Unity LLAPI Part 1 - Client

Transport Mechanism.


Unity’s High-Level API (HLAPI) is a great plug-and-play solution for setting up a typical networking environment for the most common multiplayer gaming scenarios. It contains all kinds of goodness such as object spawning across the network, state synchronisation etc. However if finer-grained control is needed, if you don’t need the overhead of all the functionality provided by the HLAPI or if you just enjoy getting your hands dirty the LLAPI (on which the HLAPI is built) is available for use.


Documentation for Unity’s Low-Level networking API is a little sketchy and seems to be a cause of some frustration. Here I will try to demystify the process and present a robust methodology for sending messages across a network from multiple client machines to a single server and back.

This example uses C#.

Basic concepts

Read the official blog post here. The important thing to realise is that the architecture consists of two layers: a network layer and a transport layer.

Network and transport layers

Logically, the UNET low level library is a network protocol stack built on top of the UDP, containing a “network” layer and a “transport” layer. The network layer creates connections between peers, delivers packets and controls possible flow and congestion - we configure it then forget about it. The transport layer works with “messages” belonging to different communication channels.

Quality of Service

There are many QoS settings that allow for messages to be sent with varying degrees of reliability, packet size and grants. For now I just use QosType.Unreliable, the simplest of message types, it can be dropped due to network conditions, or internal buffer overflow.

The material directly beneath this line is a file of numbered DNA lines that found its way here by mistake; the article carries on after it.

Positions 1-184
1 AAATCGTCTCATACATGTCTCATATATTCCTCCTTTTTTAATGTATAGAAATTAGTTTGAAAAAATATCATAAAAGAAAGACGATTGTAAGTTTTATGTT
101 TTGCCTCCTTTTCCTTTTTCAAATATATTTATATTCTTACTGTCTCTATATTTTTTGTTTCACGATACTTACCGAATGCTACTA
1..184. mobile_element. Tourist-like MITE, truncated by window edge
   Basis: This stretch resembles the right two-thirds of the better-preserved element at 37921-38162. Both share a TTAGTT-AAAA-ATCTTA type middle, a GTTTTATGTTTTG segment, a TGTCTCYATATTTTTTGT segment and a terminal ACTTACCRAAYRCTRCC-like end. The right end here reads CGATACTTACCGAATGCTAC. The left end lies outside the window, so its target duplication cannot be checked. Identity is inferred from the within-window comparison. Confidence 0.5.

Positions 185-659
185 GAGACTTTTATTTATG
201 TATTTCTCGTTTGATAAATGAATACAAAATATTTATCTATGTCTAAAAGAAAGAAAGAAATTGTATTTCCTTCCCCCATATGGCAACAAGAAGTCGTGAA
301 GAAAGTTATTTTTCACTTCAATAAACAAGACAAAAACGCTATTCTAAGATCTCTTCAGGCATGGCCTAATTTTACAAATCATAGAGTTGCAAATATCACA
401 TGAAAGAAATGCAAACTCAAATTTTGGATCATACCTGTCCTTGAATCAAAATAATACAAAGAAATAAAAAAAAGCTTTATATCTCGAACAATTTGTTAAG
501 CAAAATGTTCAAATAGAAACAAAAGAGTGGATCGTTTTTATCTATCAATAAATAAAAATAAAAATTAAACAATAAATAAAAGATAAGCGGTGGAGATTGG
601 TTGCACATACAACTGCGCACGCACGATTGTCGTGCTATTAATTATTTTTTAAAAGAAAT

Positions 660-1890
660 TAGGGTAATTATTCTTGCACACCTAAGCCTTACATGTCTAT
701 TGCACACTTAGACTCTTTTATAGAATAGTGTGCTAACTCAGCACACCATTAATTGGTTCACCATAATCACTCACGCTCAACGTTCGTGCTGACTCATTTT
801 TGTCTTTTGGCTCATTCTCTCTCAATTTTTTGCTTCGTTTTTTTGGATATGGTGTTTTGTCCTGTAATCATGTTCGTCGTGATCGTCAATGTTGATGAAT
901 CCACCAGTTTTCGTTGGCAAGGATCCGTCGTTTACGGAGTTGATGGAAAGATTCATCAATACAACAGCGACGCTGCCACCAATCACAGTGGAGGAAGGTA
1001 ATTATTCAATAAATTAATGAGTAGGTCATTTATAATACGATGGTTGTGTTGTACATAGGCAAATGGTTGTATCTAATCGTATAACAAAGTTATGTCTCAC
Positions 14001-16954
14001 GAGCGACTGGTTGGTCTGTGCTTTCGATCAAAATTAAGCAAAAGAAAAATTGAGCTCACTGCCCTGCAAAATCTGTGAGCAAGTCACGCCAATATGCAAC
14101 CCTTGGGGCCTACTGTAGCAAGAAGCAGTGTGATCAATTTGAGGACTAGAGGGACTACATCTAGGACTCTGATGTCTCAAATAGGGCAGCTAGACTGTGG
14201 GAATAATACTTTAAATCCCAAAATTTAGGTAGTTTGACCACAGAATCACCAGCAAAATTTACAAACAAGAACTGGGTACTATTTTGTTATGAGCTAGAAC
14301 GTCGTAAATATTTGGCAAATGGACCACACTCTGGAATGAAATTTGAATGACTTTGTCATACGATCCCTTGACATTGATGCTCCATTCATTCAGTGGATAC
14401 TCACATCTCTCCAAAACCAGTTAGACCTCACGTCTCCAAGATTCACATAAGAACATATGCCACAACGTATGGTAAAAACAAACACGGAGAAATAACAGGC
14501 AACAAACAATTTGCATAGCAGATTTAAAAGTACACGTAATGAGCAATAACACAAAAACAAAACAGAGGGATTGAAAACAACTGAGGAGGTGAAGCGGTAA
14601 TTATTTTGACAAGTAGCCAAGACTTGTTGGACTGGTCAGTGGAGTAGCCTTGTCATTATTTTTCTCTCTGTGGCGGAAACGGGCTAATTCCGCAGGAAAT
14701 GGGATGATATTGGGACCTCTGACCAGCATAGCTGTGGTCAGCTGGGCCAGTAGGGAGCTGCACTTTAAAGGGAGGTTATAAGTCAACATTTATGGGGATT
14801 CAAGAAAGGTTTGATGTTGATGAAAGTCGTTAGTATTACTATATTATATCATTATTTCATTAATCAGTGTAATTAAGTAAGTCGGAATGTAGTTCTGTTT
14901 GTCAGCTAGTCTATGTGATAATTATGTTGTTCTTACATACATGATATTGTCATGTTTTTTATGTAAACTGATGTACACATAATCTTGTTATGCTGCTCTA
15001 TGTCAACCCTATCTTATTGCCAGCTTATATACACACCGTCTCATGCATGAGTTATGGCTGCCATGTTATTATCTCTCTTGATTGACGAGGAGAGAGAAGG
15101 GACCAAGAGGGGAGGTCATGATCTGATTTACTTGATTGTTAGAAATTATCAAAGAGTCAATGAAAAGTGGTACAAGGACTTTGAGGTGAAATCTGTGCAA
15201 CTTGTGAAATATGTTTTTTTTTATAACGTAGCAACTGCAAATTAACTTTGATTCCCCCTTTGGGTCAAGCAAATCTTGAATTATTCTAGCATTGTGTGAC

Client Code

I start by setting up the client. For now I will simply create a socket that will connect to itself so I can test that my code works before adding a second socket to the mix.

The first thing to do is to initialise network transport. This is done by calling the static method NetworkTransport.Init();. If I do this in the MonoBehaviour’s Start method I can be sure it will be called only once when the script starts up. I also make sure to shut down the NetworkTransport by calling NetworkTransport.ShutDown(); in my MonoBehaviour’s ShutDown method.

So now I’m ready to configure my service. After importing the various classes I’ll be using

using System.Runtime.Serialization.Formatters.Binary; 
using System.IO;
using System;
using UnityEngine.Networking;

I create a publicly accessible Connect method that will be called when my app is ready to start sending messages. I expose two fields (port and host) to the editor using the [SerializeField] metadata tag:

private int port; // I used 5555

private string host; // this should be set to the local ip address of your computer on your LAN (e.g. mine is

private int hostId;
private int connectionId;
private ConnectionConfig config;
private HostTopology hostTopology;
private byte channelId;
public void Connect() {

	byte error;
	//instantiate a new ConnectionConfig instance with the default settings
	config = new ConnectionConfig();

	//instantiate a new channel with the specified QoS type
	channelId = config.AddChannel(QosType.Unreliable);
	//HostTopology defines network topology for host which defines: 
	//(1) how many connection with default config will be supported and 
	//(2) what will be special connections (connections with config different from default).
	//In this case we are using the config defined above and specifying 2 maxDefaultConnections
	hostTopology = new HostTopology(config, 2);

	//Now create a host (aka open a socket) with given topology and optionally port and IP.
	//(The port is exposed as a serialized field in the editor in this case)
	hostId = NetworkTransport.AddHost(hostTopology, port);

	//Now create the connection. Params:
	//hostId	Host socket id for this connection.